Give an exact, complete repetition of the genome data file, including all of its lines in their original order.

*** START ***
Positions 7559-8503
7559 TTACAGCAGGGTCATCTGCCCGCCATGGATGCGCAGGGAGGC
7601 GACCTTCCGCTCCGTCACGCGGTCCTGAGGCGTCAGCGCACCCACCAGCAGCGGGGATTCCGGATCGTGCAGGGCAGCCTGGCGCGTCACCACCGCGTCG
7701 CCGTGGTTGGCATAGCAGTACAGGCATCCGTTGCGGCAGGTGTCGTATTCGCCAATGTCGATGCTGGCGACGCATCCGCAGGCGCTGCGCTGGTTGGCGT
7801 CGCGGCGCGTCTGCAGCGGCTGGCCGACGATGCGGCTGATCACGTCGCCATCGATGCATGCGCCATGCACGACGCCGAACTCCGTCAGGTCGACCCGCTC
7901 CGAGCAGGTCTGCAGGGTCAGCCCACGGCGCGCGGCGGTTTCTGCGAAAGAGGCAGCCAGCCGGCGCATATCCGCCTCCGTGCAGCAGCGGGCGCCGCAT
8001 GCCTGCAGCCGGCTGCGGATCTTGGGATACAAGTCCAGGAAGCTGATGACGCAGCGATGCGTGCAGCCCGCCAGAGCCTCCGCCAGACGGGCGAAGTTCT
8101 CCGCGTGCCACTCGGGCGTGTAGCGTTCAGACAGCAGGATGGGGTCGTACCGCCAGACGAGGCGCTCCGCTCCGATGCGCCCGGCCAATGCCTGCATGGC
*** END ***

Positions 7559-8503
7559 TTACAGCAGGGTCATCTGCCCGCCATGGATGCGCAGGGAGGC
7601 GACCTTCCGCTCCGTCACGCGGTCCTGAGGCGTCAGCGCACCCACCAGCAGCGGGGATTCCGGATCGTGCAGGGCAGCCTGGCGCGTCACCACCGCGTCG
7701 CCGTGGTTGGCATAGCAGTACAGGCATCCGTTGCGGCAGGTGTCGTATTCGCCAATGTCGATGCTGGCGACGCATCCGCAGGCGCTGCGCTGGTTGGCGT
7801 CGCGGCGCGTCTGCAGCGGCTGGCCGACGATGCGGCTGATCACGTCGCCATCGATGCATGCGCCATGCACGACGCCGAACTCCGTCAGGTCGACCCGCTC
7901 CGAGCAGGTCTGCAGGGTCAGCCCACGGCGCGCGGCGGTTTCTGCGAAAGAGGCAGCCAGCCGGCGCATATCCGCCTCCGTGCAGCAGCGGGCGCCGCAT
8001 GCCTGCAGCCGGCTGCGGATCTTGGGATACAAGTCCAGGAAGCTGATGACGCAGCGATGCGTGCAGCCCGCCAGAGCCTCCGCCAGACGGGCGAAGTTCT
8101 CCGCGTGCCACTCGGGCGTGTAGCGTTCAGACAGCAGGATGGGGTCGTACCGCCAGACGAGGCGCTCCGCTCCGATGCGCCCGGCCAATGCCTGCATGGC